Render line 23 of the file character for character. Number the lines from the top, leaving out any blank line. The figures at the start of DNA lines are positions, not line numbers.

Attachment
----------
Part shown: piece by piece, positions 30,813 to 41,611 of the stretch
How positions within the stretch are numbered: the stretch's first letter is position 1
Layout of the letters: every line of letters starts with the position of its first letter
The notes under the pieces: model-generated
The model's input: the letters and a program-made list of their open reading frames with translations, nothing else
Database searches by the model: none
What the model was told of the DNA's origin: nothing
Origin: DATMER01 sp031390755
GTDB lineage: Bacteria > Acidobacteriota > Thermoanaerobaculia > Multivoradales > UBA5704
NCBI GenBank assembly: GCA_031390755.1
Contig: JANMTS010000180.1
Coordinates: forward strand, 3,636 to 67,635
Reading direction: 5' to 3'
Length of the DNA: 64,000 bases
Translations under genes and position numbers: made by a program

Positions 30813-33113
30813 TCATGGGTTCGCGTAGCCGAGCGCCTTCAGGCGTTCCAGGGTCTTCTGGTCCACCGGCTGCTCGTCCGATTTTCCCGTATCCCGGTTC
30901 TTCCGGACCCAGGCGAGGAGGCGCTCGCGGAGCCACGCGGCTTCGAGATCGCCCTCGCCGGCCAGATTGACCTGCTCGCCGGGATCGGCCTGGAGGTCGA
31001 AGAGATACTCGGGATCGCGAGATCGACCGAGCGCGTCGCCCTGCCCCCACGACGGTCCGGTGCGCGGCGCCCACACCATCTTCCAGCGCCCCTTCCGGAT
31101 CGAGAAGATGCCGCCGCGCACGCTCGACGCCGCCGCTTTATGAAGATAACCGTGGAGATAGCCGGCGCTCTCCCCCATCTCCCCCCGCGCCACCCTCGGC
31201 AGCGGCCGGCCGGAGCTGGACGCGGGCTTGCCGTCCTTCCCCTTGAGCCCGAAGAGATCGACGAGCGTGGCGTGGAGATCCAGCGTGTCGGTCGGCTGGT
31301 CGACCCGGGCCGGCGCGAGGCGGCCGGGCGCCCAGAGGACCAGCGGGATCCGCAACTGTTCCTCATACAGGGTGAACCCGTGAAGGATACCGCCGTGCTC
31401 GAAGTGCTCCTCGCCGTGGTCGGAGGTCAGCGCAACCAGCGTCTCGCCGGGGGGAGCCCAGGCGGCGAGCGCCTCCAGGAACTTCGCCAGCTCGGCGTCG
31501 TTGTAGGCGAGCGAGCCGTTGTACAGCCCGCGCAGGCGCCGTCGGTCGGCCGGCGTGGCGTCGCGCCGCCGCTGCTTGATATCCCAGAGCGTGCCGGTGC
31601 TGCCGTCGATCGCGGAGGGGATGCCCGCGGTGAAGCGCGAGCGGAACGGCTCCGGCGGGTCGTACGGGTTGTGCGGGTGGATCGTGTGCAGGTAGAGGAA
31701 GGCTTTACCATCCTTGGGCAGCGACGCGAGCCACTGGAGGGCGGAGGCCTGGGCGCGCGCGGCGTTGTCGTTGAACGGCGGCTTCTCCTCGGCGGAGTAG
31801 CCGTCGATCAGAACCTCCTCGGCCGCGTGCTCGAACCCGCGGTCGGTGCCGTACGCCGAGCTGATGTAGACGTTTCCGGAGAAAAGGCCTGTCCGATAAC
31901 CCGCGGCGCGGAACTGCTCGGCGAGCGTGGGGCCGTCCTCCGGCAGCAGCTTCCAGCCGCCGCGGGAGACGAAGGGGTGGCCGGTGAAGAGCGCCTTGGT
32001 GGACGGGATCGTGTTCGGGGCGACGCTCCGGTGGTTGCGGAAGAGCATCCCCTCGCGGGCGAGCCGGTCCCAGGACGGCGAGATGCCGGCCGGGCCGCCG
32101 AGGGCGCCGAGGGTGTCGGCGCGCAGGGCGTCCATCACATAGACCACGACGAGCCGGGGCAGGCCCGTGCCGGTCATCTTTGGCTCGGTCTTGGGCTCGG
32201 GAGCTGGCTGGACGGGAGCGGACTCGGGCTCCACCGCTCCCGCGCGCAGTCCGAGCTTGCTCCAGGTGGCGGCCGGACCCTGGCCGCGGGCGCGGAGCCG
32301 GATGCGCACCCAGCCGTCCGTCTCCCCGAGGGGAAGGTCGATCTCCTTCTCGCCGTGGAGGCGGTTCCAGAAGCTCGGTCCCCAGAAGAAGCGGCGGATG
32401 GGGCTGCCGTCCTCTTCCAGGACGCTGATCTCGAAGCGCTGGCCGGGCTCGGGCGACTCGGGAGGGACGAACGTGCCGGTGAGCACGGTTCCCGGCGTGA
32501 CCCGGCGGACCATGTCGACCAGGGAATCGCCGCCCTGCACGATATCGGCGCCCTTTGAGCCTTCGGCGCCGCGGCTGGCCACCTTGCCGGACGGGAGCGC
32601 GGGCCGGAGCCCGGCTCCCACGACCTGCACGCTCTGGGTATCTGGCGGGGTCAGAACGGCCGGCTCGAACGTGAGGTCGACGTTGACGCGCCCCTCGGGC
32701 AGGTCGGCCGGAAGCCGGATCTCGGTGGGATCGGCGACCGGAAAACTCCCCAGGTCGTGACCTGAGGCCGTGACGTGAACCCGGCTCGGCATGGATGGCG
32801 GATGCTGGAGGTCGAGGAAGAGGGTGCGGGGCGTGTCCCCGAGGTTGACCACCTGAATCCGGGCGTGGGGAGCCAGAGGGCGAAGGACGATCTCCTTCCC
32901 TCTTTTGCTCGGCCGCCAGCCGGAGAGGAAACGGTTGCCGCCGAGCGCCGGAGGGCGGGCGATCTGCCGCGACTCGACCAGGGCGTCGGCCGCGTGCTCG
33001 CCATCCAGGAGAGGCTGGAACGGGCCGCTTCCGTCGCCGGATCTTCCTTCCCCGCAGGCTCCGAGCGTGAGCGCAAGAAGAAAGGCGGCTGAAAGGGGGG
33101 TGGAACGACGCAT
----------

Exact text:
31401 GAAGTGCTCCTCGCCGTGGTCGGAGGTCAGCGCAACCAGCGTCTCGCCGGGGGGAGCCCAGGCGGCGAGCGCCTCCAGGAACTTCGCCAGCTCGGCGTCG